Better awareness of health matters and improving communications about treatment options in minority communities are some of the main goals of many area health professionals during Minority Health Month.
About 150 people gathered for a luncheon yesterday at the Frederick Douglass Community Association's J.B. Simmons Building, 1001 Indiana Ave., to kick off a monthlong series of events. Minority Health Month is designed to focus on health disparities between minorities and whites and to better serve the needs of those groups, said Therin Short, a luncheon organizer.
Toledo joined Dayton and Cincinnati yesterday in holding such a kickoff program. Other cities, including Cleveland, Columbus, Youngstown, and Fremont, held kickoff events Friday.
The Ohio Commission on Minority Health, in creating Minority Health Month in April, 1989, wanted a high-visibility health promotion and disease prevention campaign.
Minorities, particularly African-Americans and Latinos, have long had more health problems than the general population, including high blood pressure, stroke, diabetes, HIV/AIDS, and various forms of cancer.
Mary Gregory, a Toledoan who is a member of the Ohio Commission on Minority Health, said before the luncheon health- care professionals can only provide information to groups.
She said that though creating programs and events promoting better health are important, it ultimately will be up to the individual to take advantage of the programs and information.
"We want to raise awareness and try to get people to get involved with their health," she said. "I can't make you well."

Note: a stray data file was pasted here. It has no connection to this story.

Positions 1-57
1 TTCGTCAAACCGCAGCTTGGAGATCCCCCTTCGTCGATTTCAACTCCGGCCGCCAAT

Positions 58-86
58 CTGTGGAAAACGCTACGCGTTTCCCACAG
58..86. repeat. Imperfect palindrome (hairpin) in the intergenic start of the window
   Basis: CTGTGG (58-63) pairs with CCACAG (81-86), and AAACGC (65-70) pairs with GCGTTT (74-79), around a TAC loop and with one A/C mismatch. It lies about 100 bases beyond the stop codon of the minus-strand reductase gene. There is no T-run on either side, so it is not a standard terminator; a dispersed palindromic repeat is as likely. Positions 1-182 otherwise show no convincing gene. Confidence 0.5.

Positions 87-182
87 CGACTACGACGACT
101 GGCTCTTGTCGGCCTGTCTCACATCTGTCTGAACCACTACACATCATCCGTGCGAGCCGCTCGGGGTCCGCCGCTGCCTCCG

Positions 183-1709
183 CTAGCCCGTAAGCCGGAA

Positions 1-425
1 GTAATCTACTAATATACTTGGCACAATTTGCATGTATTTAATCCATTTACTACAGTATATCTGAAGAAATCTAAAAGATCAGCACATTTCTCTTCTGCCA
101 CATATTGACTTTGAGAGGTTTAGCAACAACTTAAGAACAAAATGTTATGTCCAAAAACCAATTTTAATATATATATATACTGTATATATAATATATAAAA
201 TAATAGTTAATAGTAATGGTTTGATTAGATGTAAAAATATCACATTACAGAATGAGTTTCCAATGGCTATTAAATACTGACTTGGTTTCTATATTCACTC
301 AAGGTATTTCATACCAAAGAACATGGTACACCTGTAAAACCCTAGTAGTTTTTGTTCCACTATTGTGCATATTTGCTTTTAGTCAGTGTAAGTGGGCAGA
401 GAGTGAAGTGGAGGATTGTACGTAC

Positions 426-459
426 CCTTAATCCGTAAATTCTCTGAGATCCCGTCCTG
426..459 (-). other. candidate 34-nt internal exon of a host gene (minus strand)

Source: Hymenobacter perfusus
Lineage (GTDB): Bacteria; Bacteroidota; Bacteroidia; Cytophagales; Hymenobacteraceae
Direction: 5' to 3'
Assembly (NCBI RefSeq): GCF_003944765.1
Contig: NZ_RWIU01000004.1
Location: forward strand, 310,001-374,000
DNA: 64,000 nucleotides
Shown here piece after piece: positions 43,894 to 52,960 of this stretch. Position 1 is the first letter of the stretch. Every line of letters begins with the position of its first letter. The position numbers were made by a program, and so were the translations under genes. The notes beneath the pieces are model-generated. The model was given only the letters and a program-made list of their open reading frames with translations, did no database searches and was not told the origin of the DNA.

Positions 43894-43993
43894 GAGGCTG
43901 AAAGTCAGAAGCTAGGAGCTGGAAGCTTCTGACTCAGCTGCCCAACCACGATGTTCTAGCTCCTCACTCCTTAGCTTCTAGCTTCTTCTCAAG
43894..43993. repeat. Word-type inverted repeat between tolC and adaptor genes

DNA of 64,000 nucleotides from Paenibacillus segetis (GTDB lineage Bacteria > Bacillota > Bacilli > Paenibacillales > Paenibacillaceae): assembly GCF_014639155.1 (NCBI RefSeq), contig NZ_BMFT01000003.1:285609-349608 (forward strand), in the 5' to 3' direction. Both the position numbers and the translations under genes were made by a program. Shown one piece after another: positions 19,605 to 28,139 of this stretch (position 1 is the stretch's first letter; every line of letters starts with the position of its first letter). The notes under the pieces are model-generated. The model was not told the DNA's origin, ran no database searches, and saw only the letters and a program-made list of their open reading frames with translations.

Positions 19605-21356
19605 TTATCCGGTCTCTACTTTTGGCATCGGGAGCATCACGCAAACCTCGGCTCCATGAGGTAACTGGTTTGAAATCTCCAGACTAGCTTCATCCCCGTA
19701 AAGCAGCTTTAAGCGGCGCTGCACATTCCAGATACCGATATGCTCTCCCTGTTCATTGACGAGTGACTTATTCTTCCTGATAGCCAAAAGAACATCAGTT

Laurel Davenport, an Asian-American who is executive director of the South branch of the YMCA, said some minority groups may have to think differently about choices involving food and exercise.
"The month can help highlight nutrition and diets that for some ethnic groups and cultures may not be at the forefront," Ms. Davenport said. "We want to promote ideas on how to get fit and stay fit and develop healthier lifestyles."
Patricia Perez, a health programs manager at Adelante Inc., a Latino social service agency, said activities this month are designed to be a first step toward healthier living.
Ms. Perez said Adelante is sponsoring four programs - from weekly walks open to any interested individuals to a "baby shower" to attract child-bearing Latino women. The events will provide appropriate health-care information to the targeted groups.
State Sen. Ray Miller (D., Columbus), chairman of the Ohio Commission on Minority Health, said in a phone interview from Columbus that Minority Health Month helps create a critical mass of health information that's difficult to ignore.
"I think it's amazing that I can make a speech about diabetes and minorities in 1994 and come back 10 years later and the situation is worse than it was before," Mr. Miller said. "We have an opportunity here to address some preventive measures where someday these disparities will start to come down."
Mr. Short said the current crisis of rising health-care costs has proved as formidable for many minorities and often limits their access to needed treatments, nutritional needs, and physical activities.
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